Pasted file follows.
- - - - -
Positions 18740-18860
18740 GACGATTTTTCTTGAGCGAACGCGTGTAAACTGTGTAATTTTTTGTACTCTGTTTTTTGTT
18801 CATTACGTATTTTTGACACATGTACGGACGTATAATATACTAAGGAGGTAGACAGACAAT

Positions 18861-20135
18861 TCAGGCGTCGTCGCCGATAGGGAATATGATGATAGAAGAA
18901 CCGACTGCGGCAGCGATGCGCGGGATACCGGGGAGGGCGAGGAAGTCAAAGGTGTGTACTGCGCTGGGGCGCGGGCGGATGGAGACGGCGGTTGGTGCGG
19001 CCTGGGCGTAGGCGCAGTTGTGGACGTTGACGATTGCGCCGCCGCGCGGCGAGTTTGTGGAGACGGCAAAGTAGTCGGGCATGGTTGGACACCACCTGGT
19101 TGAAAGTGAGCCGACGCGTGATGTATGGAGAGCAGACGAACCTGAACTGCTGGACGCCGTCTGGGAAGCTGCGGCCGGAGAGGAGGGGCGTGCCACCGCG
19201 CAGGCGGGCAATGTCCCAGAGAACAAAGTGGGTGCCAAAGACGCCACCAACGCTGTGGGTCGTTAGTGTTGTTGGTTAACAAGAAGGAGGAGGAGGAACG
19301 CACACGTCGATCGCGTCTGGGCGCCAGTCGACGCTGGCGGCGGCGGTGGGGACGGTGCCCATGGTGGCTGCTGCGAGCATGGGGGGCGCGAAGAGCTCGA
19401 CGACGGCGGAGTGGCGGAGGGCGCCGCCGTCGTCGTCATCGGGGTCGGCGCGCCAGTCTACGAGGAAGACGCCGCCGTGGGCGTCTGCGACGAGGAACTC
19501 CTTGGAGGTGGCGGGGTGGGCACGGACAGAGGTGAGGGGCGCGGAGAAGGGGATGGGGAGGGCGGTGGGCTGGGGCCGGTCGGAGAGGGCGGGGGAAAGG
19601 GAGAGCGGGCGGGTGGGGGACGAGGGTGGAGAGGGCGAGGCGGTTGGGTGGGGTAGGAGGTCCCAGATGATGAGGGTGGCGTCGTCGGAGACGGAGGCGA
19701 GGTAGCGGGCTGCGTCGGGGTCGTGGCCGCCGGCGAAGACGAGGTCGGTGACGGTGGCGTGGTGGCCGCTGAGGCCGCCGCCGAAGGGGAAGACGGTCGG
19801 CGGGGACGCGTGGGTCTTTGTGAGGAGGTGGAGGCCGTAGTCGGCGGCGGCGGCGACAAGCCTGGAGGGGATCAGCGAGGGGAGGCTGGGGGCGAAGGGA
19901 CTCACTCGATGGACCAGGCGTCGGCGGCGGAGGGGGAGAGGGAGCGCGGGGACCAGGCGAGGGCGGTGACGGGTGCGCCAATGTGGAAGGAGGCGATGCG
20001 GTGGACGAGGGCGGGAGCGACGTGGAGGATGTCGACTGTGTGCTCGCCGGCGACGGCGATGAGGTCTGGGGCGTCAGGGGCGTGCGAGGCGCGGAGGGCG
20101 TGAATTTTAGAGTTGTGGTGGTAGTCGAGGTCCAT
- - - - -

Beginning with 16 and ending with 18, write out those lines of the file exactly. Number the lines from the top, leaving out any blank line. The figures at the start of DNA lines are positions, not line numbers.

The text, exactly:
19901 CTCACTCGATGGACCAGGCGTCGGCGGCGGAGGGGGAGAGGGAGCGCGGGGACCAGGCGAGGGCGGTGACGGGTGCGCCAATGTGGAAGGAGGCGATGCG
20001 GTGGACGAGGGCGGGAGCGACGTGGAGGATGTCGACTGTGTGCTCGCCGGCGACGGCGATGAGGTCTGGGGCGTCAGGGGCGTGCGAGGCGCGGAGGGCG
20101 TGAATTTTAGAGTTGTGGTGGTAGTCGAGGTCCAT